Music Reviews

Arca Mutant

(Mutant) Buy it from Insound Rating - 9/10

There’s a scene in Fight Club (Yes, I’m starting off with an “edgy” Fincher reference) in which Tyler Durden directly address the camera, spouting off the anti-consumerist ramblings of an anarchist with Marxist values at heart. The frame warbles in and out of motion, emulating the sputter of 35mm film that has come loose from its sprockets. And at that moment, the watcher becomes all too aware of the analog medium and its exploiter; its prowess may lie in the artistic communication of the implicit, but the medium itself can be mutilated, toyed with, or distorted to provide a more direct means of disclosure. In many ways, Mutant is wholly similar to that fleeting moment. The nightmarish onslaught of twisted samples and DAW manipulation almost seems to run against the notion of music itself, threatening to tumble out of a digital underworld and materialize into one of Jesse Kanda’s fear-inducing deformities.

This cold, nebulous amalgamation of pathos and unabashed nastiness has been part of Alejandro Ghersi’s repertoire for some time now. Those who listened to 2014’s Xen will be in a familiar tundra of hollow shrieks and cavernous glitches, but the mournful scenery is comparatively tranquil when juxtaposed behind Mutant’s brutal foreground. Metallic beats are time-warped, chopped and screwed to an unrecognizable point until they become serrated weapons Ghersi hurls at the listener, while the only remotely cathartic sounds waver and tremble in pitch like a carousel ride struggling to come to life. Such is the inner world of a musician who is willing to transcend the boundaries of genre, form, and meter — even artistic projects and mediums themselves. The Venezuelan experimentalist earned his reputation as a producer first and foremost, collaborating with artists such as FKA Twigs, Kanye West, and Bjork over the course of a few years. But neither his collaborative work, nor his previous efforts, aesthetically resemble the unfiltered assault of Mutant.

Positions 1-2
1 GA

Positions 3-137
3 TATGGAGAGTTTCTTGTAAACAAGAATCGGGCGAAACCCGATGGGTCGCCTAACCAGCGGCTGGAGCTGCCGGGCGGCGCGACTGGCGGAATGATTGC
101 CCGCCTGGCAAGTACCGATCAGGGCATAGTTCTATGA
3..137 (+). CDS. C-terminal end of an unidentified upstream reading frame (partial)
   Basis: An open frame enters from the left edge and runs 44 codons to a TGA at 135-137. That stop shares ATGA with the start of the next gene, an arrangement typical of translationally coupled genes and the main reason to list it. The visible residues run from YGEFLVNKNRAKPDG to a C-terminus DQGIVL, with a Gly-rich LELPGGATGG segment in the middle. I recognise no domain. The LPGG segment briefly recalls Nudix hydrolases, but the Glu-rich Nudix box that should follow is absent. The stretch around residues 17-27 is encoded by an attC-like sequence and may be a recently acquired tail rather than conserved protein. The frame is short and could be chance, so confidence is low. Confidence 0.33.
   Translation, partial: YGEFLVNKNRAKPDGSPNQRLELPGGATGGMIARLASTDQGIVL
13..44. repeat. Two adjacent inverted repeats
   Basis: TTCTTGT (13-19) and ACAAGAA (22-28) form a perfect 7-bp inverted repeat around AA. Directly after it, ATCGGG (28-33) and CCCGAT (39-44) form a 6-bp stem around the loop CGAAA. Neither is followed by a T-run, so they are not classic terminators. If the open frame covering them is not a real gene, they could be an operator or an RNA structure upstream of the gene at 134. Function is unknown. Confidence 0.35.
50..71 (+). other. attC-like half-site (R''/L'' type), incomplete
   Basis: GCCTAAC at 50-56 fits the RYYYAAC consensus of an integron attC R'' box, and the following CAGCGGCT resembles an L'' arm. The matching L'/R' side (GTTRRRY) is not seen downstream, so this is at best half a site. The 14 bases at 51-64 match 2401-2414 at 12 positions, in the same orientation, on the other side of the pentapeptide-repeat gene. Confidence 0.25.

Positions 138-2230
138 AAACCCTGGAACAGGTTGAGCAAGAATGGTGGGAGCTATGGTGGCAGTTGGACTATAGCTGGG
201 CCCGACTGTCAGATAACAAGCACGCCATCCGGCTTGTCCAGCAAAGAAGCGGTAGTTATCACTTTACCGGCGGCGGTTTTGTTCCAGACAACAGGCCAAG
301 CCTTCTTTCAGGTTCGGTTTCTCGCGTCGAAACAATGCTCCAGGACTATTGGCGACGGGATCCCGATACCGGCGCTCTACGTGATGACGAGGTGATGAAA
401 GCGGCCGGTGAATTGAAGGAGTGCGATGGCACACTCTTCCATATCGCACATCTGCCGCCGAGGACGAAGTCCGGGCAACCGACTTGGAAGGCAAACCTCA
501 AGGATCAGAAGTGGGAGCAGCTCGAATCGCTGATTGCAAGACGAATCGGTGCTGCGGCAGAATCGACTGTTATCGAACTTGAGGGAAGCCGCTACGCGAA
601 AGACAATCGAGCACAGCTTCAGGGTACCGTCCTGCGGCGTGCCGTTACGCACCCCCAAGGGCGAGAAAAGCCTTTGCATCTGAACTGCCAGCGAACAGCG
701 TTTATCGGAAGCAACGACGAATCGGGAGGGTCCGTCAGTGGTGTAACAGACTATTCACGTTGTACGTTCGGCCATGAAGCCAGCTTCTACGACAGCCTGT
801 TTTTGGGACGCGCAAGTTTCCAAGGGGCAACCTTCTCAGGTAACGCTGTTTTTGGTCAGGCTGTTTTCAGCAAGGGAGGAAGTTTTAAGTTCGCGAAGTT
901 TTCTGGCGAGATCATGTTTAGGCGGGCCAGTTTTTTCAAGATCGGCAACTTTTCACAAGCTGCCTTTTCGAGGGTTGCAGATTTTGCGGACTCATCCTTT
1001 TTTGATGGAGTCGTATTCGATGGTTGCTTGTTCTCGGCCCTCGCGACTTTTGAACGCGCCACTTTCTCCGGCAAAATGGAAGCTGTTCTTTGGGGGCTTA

The record’s incorporeality opaquely reflects any sort of meaningful interpretation that the listener doesn’t assign to it with preconceived notions; in other words, it is both uninterpretable, yet personally significant if one wants it to be. Arca’s ambitions are only suggested at by the fluidity of his music, accompanying music videos, and Kanda’s artwork. The haunting evocations of each imply that the very shapelessness of Mutant relates to the constantly shifting self-perception of the body. Tracks take on a linear, meandering direction; abandoning structure at will, disassembling themselves, and re-coagulating into a shapeless gelatin of indescribable, electronic decadence.

This formlessness largely works to Ghersi’s advantage. In compelling the listener to approach his music experientially, Ghersi is able to successfully create an almost fantastical sub-reality that can only be occupied through this record. Songs like Vanity and Snakes are anchored by a flanged synth melody, allowing the chaotic bubbling of sirens, chants, and breaths to establish an atmosphere of frost-bitten loneliness. In the album’s title track, the inclination towards time signature is fragmented by claustrophobic rumble, until a two-note rush of synth strikes gives form to the bloodbath of sequenced bass. At other points, Ghersi subverts traditional instrumentation instead of eschewing it all together; the polyphonic plucks and strums of songs like Sever and Gratitud seem to have originated from an acoustic guitar or a harp. This transfiguration, along with others, relates back to the “mutant” nature of an amorphous, ever-changing, bodiless mass.

Arca’s latest record is obscurantist to a certain extent, even if it does attempt to transcend the medium through which it is played. The record’s lack of organization and resistance to stasis work against its accessibility. Those willing to mine such a dense work will be rewarded in a visceral sense, but may be left groping in the darkness for a specific, externally-fabricated meaning. Either way, the abstractness and wandering abandon of Mutant define not only the album, but Alejandro Ghersi’s approach to music.